The latter is the cornerstone of Chrisitan faith. According to the Bible, human beings have violated the moral law of God and need to be made right with him. That is, human beings are in need of salvation but are powerless to achieve this on their own. This is why God became a human being in Jesus of Nazareth: so that he may pay the sacrifice necessary to atone for our sins—his death on the cross. Christians believe that Jesus rose bodily from the grave three days after his death and forty days later ascended into heaven. Shortly after that Jesus’ apostles and disciples established his church, a body of believers that continues to grow to this day. This church is diverse in its membership, including men and women and people from every race, nationality and region of the globe. Christianity attracts such a wide range of people because it offers to the world good news that touches the human heart in a way that is not contingent on cultural idiosyncracies or racial or nationalistic affiliations: God loves us so much that he became a human being and suffered and died so that he may forgive us our sins and by his grace offer us the free gift of eternal salvation.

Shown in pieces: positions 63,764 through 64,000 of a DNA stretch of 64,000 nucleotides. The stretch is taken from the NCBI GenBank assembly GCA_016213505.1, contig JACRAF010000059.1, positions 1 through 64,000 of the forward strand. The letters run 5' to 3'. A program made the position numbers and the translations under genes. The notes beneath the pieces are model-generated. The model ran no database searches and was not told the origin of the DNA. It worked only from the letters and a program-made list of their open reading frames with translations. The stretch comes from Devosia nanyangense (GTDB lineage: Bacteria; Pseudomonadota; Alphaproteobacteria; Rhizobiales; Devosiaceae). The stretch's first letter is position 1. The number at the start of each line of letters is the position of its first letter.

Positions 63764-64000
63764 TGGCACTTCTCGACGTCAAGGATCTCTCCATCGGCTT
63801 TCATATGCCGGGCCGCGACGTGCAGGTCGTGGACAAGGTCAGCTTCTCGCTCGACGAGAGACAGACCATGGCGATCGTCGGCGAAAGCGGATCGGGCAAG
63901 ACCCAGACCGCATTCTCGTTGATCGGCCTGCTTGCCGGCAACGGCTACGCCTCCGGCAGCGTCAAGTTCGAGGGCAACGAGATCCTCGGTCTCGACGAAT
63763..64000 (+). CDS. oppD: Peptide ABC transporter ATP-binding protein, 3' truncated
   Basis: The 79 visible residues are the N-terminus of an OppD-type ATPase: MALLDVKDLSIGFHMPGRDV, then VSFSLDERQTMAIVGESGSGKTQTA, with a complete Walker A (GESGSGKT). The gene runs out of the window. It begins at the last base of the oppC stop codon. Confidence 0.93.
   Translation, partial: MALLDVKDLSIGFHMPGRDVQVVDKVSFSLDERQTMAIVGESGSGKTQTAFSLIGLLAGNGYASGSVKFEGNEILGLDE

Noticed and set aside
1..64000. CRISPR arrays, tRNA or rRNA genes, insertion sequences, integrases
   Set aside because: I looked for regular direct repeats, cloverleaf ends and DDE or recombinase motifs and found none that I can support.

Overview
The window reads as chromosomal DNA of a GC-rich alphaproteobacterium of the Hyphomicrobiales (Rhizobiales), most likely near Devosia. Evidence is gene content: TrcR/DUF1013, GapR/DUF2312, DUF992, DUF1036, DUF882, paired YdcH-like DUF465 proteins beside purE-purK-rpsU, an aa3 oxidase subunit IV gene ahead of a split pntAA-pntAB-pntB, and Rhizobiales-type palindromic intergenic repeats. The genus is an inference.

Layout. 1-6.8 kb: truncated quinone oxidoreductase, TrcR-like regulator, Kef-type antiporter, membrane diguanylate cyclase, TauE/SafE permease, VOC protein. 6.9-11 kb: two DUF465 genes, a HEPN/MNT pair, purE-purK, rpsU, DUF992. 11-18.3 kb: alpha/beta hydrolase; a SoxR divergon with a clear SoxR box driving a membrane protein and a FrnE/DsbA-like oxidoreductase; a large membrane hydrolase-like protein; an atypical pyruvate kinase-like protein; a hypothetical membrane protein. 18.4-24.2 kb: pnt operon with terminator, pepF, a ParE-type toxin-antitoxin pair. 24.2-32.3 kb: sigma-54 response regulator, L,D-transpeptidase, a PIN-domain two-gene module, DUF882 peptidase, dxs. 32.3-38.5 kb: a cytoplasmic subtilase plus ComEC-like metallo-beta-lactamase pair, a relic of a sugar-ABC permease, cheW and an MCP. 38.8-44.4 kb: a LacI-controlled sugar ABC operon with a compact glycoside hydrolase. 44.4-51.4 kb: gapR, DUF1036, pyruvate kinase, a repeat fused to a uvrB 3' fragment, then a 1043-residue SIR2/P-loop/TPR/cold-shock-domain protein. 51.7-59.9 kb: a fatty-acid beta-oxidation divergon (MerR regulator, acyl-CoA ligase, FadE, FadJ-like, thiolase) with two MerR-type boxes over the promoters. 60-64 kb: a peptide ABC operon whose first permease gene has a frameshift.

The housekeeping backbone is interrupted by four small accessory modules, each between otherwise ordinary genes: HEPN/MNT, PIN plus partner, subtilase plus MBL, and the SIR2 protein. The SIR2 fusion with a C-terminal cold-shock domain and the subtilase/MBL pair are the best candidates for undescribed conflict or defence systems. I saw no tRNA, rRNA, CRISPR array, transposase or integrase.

According to Scripture, God has not left himself without a witness among the unbelievers (Acts 14:17). This is called general revelation, since it is something that all people have the capacity to access through observation, reason and reflection apart from the Bible. J. Budziszewski outlines the five forms in which general revelation is presented in Scripture: